Monday, July 11, 2011


A blogger I admire has seen fit to prepend a post as follows:

Now, I'm not naive. I knew that there would be epic levels of butthurt in response to this post.
What's the controversial topic, you ask? Picard versus Kirk? Mac versus Windows? Oprah versus Dr. Phil? Batman versus Superman? Bigfoot versus Loch Ness Monster? Michael Bay versus Meghan Fox? The rights of the accused versus the rights of victims? Dill pickles versus cocktail wieners? Dolphins versus sharks? Jets versus sharks? Propeller planes versus jets? Santa Claus versus Fabric Softener? Cursive versus print? Smokey and the Bandit versus Congo?

Don't be silly. Wait? What was that penultimate one? The topic is the decline of cursive writing in primary education, and Marcotte's conclusion is one I share with qualifications:
A lot of educational standards are things that continue on only because bitter adults don't want kids today to avoid having to suffer the same bullshit we had to go through ... The low grade sadism that's pointed at children for the crime of being young when we're not isn't justification enough for this nonsense.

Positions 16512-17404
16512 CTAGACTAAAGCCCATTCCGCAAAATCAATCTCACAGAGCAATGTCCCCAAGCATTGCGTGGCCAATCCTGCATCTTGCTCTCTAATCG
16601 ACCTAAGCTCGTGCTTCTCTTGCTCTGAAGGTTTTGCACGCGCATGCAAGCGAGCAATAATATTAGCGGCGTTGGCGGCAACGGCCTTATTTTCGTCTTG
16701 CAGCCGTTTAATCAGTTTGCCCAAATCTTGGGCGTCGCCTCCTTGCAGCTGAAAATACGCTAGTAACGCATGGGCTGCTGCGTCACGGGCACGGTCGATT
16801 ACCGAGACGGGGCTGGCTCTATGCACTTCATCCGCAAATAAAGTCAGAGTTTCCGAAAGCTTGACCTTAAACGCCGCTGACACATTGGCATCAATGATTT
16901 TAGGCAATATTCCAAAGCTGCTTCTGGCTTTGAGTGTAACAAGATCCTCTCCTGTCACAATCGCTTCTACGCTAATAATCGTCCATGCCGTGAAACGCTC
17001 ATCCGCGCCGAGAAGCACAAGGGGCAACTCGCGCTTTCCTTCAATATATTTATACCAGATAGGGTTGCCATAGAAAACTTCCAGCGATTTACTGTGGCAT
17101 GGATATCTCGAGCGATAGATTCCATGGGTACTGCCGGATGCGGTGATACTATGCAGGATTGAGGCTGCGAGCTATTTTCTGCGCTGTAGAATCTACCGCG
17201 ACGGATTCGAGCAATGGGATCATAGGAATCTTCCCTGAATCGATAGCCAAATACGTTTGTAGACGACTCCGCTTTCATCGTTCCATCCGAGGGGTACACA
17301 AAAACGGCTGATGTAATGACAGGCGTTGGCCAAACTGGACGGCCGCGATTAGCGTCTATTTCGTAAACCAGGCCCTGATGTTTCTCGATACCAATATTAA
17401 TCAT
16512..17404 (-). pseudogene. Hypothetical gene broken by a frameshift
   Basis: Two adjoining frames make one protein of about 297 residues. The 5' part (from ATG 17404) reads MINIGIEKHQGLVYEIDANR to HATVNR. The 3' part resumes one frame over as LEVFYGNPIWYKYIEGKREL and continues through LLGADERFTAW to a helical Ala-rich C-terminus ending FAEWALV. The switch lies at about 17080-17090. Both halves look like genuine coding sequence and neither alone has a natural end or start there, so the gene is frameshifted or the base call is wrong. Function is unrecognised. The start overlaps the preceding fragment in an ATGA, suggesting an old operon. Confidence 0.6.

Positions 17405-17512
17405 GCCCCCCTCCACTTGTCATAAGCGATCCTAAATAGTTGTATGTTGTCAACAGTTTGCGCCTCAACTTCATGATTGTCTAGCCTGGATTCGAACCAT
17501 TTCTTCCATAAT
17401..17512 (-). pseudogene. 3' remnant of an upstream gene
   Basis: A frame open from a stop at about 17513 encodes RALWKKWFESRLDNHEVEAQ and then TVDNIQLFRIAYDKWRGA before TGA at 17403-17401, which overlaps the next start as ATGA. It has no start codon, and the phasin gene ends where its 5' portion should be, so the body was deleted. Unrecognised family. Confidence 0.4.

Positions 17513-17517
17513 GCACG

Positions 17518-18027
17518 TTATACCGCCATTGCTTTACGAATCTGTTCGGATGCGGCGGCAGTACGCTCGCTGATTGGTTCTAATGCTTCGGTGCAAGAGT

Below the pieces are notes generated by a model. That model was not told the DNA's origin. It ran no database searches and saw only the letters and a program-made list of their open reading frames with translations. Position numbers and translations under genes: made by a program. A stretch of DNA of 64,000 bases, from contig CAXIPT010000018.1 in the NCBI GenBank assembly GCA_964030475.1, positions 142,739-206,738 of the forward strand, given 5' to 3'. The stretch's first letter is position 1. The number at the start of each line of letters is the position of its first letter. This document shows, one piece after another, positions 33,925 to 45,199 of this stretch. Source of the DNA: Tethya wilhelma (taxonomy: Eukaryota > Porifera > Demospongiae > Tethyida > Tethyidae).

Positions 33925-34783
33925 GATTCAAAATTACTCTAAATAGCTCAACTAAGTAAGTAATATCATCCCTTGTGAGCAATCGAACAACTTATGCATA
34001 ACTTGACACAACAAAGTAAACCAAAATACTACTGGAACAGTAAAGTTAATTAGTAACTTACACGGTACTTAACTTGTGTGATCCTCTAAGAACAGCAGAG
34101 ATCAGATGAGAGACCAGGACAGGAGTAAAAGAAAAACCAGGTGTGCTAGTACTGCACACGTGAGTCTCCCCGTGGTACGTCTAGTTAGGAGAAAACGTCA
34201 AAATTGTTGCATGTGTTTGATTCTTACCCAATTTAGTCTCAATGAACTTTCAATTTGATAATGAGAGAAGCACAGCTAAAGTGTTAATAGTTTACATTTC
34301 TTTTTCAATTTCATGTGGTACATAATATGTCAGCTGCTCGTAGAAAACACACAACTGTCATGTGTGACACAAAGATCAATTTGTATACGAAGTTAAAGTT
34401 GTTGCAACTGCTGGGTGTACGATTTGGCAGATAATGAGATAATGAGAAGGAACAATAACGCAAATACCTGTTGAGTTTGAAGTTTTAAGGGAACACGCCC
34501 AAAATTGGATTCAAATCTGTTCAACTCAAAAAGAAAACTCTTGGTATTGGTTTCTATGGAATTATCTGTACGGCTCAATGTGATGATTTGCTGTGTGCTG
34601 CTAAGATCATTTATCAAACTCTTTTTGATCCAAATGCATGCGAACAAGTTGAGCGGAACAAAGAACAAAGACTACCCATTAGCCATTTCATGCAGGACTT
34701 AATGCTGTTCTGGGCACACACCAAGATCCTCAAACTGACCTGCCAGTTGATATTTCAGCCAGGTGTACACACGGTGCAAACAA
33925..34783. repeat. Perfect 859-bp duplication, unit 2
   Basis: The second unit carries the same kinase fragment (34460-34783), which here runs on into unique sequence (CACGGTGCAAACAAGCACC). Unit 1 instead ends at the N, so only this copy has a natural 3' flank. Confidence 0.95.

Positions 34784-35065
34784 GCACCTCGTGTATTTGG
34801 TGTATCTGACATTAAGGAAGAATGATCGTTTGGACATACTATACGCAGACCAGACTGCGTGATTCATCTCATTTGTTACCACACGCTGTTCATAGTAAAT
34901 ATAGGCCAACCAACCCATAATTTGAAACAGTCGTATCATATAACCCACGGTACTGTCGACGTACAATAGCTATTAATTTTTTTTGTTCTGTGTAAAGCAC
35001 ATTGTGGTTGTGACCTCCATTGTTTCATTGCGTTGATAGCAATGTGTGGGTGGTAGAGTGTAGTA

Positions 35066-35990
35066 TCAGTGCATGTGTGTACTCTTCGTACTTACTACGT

Certainly resentment should not determine educational standards or much else. One would hope primary schools can find ways to develop fine motor skills and the confidence that goes with them, while imparting the value of creating something elegant on a blank paper or canvas. Cursive writing can be a simple, inexpensive, and practical introduction to artistic creation -- it can be -- but whether schools as presently constituted can accomplish such a delicate feat, let alone on a mass scale, is highly doubtful. I say let it go. It would be better to let cursive pass away than to grind it under the wheels of rote and budget-tightening.

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